I’m not doing a post for each talk this time around, but I am still participating in the General Conference Book Club.  This week’s talk is the one by Elder Holland, “The Laborers in the Vineyard.”  I love the way he explains parables in a manner that makes you look at them differently.  And I love his humor and choice of words.  For example,

Furthermore, envy is a mistake that just keeps on giving. Obviously we suffer a little when some misfortune befalls us, but envy requires us to suffer all good fortune that befalls everyone we know! What a bright prospect that is—downing another quart of pickle juice every time anyone around you has a happy moment! To say nothing of the chagrin in the end, when we find that God really is both just and merciful, giving to all who stand with Him “all that he hath,” as the scripture says. So lesson number one from the Lord’s vineyard: coveting, pouting, or tearing others down does not elevate your standing, nor does demeaning someone else improve your self-image. So be kind, and be grateful that God is kind. It is a happy way to live.

Several years ago I remember reading an object lesson suggestion for teaching the concept found in Romans 8 that we can all become “joint-heirs with Christ” and “receive all that the Father hath.” (D&C 84:38).  I’ve spent a couple of hours this morning trying to find the actual source with no luck, so I’m just going to record here what I remember.  Basically, the teacher gives a student a bag of candy (fun-size Halloween type packaging) as his inheritance.  He then asks if he would be willing to share the candy with the rest of the class members, if they meet the requirements to become heirs as well.  The assumption is that the answer will be yes.  Then you have the class do something so that they can all “inherit” the prize.  However, instead of dividing the original bag of candy, you produce an identical bag of candy to give to each student.  This isn’t an exactly accurate portrayal of the concept (see below), and I’m not very good at explaining things, so I’m not sure this makes sense, but it really helped me understand the idea better and think of it in a new way.

In my search this morning I found a talk, Households of Faith, by Elder McConkie that also sheds light on this concept.

[Jesus Christ] is the natural Son of God. But there is a system ordained whereby the rest of us can become sons of God. Christ is the prototype of salvation. If we walk in his path and follow him, then we do what he did and eventually become like him. This is the reward for all those who are adopted into the family of God the Father and become his sons. Paul says that Christ is the Son and the Heir, and that we are joint-heirs with him. (See Rom. 8:17.) That is, if we are faithful, we are able to receive, possess, and inherit jointly with him.

This is a very expressive term. It is chosen for particular reasons, to convey the exact and precise thought that is involved. I, for instance, with my wife, own a home, and the deed to that home says that the property was conveyed to Bruce R. McConkie and Amelia S. McConkie, his wife, as joint tenants and not as tenants in common. This is legal language that is chosen in order to convey the concept that each one of us inherits and possesses and owns and has the totality of all the property, that all of it is vested in both of us. If one or the other of us passes away, the other automatically owns the entire property. It is not divisable. We are joint tenants. That is what a joint-heir is; he inherits everything that the other heirs inherit. There is not a division so that one gets this and someone else gets another thing. All of them get the totality of the whole.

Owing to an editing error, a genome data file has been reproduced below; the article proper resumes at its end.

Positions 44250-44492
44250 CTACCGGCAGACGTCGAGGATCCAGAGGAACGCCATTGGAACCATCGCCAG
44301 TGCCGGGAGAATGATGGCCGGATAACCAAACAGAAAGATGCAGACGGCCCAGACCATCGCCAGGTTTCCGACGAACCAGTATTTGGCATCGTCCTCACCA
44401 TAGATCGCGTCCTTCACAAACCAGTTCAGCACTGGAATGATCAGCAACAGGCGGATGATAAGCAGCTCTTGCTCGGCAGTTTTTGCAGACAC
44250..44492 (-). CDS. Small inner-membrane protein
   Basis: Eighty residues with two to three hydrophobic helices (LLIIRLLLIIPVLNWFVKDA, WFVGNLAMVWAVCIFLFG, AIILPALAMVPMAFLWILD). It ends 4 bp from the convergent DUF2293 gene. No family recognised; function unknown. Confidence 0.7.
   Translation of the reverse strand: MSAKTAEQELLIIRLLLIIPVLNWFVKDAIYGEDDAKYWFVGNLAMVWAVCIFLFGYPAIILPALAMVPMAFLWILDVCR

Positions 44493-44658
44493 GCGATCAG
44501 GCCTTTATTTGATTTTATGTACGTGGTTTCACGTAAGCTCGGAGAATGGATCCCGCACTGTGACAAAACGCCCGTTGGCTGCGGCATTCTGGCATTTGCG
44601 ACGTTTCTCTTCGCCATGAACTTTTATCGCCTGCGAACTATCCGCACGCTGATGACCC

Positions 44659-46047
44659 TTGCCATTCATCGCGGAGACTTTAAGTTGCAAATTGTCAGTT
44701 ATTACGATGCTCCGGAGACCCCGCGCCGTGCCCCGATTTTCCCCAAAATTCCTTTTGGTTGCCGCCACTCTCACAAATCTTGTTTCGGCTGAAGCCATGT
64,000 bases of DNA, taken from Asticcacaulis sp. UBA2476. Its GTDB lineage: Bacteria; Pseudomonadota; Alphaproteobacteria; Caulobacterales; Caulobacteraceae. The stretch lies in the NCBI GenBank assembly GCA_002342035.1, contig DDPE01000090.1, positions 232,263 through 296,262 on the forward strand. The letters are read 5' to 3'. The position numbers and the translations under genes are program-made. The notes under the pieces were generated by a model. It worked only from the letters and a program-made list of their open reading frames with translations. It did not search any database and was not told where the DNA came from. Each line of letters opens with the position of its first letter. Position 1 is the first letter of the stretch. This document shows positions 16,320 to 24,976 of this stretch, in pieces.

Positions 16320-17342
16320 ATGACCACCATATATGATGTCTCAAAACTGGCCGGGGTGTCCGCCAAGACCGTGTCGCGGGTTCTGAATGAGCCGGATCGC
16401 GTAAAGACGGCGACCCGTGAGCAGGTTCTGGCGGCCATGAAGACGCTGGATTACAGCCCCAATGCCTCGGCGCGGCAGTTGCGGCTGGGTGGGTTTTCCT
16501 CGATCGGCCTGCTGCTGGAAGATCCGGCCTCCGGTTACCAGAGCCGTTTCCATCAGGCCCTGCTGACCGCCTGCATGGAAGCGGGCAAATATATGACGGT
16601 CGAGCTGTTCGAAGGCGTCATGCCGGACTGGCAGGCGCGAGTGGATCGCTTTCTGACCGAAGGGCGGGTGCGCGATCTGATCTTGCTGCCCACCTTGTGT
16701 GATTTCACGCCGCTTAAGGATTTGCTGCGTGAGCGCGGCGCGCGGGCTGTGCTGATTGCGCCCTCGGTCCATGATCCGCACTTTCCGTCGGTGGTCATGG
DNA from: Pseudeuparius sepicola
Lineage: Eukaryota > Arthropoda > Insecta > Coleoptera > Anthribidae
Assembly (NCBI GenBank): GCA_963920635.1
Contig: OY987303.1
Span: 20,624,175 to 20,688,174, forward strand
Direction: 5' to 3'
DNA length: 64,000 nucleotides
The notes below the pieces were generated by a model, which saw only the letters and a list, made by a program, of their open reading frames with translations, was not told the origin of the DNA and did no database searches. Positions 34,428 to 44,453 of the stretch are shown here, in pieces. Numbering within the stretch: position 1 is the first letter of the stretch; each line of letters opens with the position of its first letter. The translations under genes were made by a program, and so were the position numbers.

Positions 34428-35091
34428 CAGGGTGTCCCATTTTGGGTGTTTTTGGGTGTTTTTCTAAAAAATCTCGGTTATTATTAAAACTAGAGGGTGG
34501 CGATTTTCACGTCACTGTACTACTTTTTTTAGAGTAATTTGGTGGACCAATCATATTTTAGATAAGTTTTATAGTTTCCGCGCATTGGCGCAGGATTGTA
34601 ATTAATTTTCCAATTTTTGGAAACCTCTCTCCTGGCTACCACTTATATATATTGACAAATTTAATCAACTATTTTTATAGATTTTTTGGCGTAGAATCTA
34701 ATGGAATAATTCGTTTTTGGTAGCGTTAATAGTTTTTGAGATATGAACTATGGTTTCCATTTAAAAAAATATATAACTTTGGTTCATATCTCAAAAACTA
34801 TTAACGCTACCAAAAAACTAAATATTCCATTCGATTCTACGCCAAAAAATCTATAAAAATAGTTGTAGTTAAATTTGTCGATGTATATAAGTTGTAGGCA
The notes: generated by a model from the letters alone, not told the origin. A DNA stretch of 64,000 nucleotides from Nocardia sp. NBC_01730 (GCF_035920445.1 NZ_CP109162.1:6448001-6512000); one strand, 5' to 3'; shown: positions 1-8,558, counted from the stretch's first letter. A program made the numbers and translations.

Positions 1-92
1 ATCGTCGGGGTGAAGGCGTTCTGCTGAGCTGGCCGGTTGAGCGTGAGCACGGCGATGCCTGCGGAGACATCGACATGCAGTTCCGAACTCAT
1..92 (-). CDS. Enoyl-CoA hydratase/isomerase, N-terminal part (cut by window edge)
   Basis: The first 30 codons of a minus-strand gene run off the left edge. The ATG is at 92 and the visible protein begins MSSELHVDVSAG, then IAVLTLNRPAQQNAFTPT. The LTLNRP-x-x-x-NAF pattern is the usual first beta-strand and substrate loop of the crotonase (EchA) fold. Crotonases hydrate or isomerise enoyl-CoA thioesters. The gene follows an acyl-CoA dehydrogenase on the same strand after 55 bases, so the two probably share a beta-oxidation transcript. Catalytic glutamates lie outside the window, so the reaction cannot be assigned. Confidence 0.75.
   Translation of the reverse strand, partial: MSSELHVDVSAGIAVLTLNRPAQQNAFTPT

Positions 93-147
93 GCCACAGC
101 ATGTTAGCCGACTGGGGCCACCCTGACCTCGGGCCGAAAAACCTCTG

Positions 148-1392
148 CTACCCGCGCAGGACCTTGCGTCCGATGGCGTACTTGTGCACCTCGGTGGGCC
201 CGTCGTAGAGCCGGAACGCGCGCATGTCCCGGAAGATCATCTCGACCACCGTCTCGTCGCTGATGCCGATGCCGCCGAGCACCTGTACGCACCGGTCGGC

We have an order of celestial marriage that opens the door to exaltation in the highest heaven of the celestial world. (See D&C 131:1–4.) Those who enter this order of matrimony and are faithful and true come up and inherit all things. (See D&C 76:50–70.) The terms and conditions of the oath and covenant of the priesthood say that those who magnify their callings receive all that our Father has. (See D&C 84:33–42.) They are joint-heirs; they are possessors of the whole. They have inherited as their prototype before inherited. They have the fullness of glory and honor and dignity and dominion. So the members of the Church, who are the children of Christ, who progress and advance and keep the commandments and are faithful and true, have the power to become his brothers and his sisters, to be joint-heirs with him, to receive, possess, and inherit the fullness of all good things; and that is what the plan of salvation is all about. That is the plan that God, our Heavenly Father, ordained for us.

This is definitely a “meat and not milk” concept, but I am thankful for the plan of salvation and a loving Heavenly Father who wants me to return to him and be with him forever.  What a blessing!  And what a challenge!

And I love Elder Holland’s conclusion as well: To those of you who have been blessed by the gospel for many years because you were fortunate enough to find it early, to those of you who have come to the gospel by stages and phases later, and to those of you—members and not yet members—who may still be hanging back, to each of you, one and all, I testify of the renewing power of God’s love and the miracle of His grace. His concern is for the faith at which you finally arrive, not the hour of the day in which you got there.  So if you have made covenants, keep them. If you haven’t made them, make them. If you have made them and broken them, repent and repair them. It is never too late so long as the Master of the vineyard says there is time.